|Hora Din Moldova|
This is the entrance to the city of Chisinau (pronounced Keesh-ee-now), the capital of Europe's poorest country, Moldova. Moldova is sandwiched in between Romania (a member of the European Union since 2007) and the Ukraine (Europe's largest country with the exception of Russia).
Moldova used to be known as the Soviet Socialist Republic of Moldova until it declared itself independent in 1991 after the collapse of the Soviet Union. The official language here is Romanian, however Russian is still prominent and is still part of everyday life here in Moldova. In fact, there is a region in the east of Moldova, called Transnistria, which declared itself independent of Moldova in 1992. You need your passport to enter Transnistria if you are a foreigner and it is described as 'the closest you will get to a living example of Soviet Union life on earth'. They only speak Russian there and they really want to be part of Russia again. It's a very contentious issue as the Moldovans don't want to let it go. It won't be resolved in the near future but it's a big factor regarding Moldova's accession to the European Union.
I came to Moldova on October 13 2010 as Country Manager for Hospices of Hope, a UK based charity which establishes and supports Hospices throughout Eastern Europe. Hospice Casa Sperantei is one of the top 3 charities in Romania and has been established for 17 years. They have a working hospice in the mountain city of Brasov and also work out of Romania's capital city, Bucharest, where they visit patients at home to provide them with palliative care. According to the World Health Organisation, palliative care is:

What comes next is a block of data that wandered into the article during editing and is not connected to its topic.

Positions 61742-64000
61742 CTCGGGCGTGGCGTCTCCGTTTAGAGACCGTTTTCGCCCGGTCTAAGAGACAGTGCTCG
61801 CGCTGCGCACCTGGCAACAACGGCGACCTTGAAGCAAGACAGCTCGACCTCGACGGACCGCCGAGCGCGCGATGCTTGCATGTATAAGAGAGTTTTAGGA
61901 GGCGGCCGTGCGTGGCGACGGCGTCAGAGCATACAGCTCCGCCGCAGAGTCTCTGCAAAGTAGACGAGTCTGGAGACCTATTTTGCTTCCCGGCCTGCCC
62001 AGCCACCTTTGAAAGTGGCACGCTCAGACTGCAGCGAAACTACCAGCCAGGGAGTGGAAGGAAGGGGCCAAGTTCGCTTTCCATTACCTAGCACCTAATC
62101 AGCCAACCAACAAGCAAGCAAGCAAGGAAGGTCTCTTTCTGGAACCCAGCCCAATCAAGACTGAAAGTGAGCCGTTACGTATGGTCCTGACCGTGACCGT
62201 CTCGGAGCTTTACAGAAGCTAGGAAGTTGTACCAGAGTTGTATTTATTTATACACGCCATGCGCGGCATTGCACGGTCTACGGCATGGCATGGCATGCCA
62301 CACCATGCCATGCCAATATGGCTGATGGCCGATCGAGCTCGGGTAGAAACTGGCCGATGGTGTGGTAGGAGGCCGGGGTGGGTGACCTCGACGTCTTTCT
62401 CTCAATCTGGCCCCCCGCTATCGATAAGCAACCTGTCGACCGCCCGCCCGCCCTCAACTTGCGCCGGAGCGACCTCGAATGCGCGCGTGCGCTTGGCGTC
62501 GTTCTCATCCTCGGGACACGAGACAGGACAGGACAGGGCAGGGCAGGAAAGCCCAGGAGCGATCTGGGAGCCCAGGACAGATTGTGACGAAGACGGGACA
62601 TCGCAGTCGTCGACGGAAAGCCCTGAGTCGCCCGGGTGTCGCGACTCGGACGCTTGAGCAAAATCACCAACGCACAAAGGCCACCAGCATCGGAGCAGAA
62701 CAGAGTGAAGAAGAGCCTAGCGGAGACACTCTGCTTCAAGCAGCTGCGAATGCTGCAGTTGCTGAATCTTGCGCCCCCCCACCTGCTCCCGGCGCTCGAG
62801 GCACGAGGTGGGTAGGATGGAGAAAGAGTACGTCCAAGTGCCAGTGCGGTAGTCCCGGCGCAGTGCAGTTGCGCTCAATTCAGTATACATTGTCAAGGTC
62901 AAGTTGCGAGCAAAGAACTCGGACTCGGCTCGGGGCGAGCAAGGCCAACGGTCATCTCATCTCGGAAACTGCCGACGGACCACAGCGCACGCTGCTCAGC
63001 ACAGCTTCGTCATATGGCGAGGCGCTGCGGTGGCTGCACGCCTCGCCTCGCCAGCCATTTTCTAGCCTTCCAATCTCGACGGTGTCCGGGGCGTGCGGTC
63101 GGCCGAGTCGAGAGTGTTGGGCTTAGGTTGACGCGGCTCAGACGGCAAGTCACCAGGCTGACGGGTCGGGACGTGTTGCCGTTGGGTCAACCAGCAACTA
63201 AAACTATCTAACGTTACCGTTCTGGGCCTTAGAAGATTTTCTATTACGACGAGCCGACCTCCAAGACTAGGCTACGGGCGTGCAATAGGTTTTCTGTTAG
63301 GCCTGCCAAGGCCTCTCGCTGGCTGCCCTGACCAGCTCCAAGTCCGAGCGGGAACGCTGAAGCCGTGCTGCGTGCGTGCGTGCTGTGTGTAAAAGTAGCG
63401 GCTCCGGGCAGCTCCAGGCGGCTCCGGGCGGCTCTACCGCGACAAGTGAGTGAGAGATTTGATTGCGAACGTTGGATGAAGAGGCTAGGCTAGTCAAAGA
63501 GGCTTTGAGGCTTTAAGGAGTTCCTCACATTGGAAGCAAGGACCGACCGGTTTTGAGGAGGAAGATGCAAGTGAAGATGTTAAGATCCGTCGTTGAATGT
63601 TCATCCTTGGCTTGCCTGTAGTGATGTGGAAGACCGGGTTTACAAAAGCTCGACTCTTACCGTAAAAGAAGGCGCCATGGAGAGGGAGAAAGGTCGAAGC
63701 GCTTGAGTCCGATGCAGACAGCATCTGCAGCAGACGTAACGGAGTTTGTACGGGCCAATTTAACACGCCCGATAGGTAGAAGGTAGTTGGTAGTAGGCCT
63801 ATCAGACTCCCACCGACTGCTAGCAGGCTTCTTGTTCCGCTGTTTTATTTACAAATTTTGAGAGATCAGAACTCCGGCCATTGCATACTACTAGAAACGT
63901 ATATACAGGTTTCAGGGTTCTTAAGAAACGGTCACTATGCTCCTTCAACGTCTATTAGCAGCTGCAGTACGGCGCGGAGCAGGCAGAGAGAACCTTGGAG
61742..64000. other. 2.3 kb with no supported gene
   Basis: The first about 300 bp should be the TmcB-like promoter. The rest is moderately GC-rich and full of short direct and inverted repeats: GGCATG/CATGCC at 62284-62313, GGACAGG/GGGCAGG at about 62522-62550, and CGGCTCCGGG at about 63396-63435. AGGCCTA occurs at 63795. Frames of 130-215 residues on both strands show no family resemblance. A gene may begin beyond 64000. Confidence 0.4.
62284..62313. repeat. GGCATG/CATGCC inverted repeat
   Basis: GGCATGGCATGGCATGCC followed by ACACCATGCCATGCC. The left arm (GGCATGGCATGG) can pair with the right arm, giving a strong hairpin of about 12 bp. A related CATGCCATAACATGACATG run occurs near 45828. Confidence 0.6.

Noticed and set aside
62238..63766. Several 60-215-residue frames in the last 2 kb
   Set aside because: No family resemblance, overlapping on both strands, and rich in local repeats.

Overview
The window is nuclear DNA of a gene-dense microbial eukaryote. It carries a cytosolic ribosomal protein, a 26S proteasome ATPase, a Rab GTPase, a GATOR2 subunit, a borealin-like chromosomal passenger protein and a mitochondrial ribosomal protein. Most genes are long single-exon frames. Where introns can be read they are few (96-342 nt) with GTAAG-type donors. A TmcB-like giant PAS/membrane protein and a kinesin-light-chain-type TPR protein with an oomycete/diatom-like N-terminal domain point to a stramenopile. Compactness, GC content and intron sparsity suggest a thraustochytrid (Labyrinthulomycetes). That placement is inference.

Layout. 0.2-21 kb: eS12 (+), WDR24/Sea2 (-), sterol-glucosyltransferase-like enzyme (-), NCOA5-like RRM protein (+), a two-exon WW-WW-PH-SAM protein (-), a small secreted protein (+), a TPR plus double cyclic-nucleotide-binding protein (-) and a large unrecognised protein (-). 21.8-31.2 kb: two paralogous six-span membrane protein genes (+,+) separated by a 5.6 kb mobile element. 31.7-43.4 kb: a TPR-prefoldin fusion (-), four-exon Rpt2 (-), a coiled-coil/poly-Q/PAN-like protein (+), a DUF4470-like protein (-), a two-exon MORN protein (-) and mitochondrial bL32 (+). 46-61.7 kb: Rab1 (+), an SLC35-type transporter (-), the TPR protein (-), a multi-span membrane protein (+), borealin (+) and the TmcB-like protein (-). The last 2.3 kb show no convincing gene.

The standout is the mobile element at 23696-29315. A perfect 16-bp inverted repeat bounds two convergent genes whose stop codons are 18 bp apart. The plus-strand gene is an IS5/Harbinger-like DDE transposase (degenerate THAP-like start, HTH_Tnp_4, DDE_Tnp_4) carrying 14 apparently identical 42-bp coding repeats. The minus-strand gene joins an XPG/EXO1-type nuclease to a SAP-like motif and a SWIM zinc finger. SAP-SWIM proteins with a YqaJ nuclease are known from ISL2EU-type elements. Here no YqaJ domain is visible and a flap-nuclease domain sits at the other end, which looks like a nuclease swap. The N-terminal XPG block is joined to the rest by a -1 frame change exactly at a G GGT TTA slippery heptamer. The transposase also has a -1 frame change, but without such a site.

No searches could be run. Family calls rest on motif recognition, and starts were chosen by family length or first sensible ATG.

In Chisinau, Hospices of Hope works with Hospice Angelus Moldova, a charitable foundation based in Chisinau, and I have come here to help the charity become sustainable by gaining support from local businesses and government agencies. Since 2000, Hospice Angelus has worked with almost 1000 patients and provided them with the care that they need to ensure that they suffer the least possible amount of pain in their last few months, weeks or days. In Moldova, once you are diagnosed as terminal and the hospital decides that they cannot assist you anymore, they send you home to die. We get most of our referrals from these hospitals and we provide FREE home care to those we can help. Our medical staff visit adults and children around Chisinau every day and we have recently started a project in a couple of rural areas of Moldova.
We already have some high profile supporters but we are always needing more help. Another thing I would like to do is to get support from my friends and family in the UK and around the world through fundraising events that YOU can stage. Your time, dedication and help will be appreciated and you can follow our fundraising events by visiting our Facebook page here and when you get there, click 'Like'.
Thanks for joining me on the blog. I already have lots to tell about this brilliant country and the work I have already been privileged to be involved in but that can wait. I will post again soon.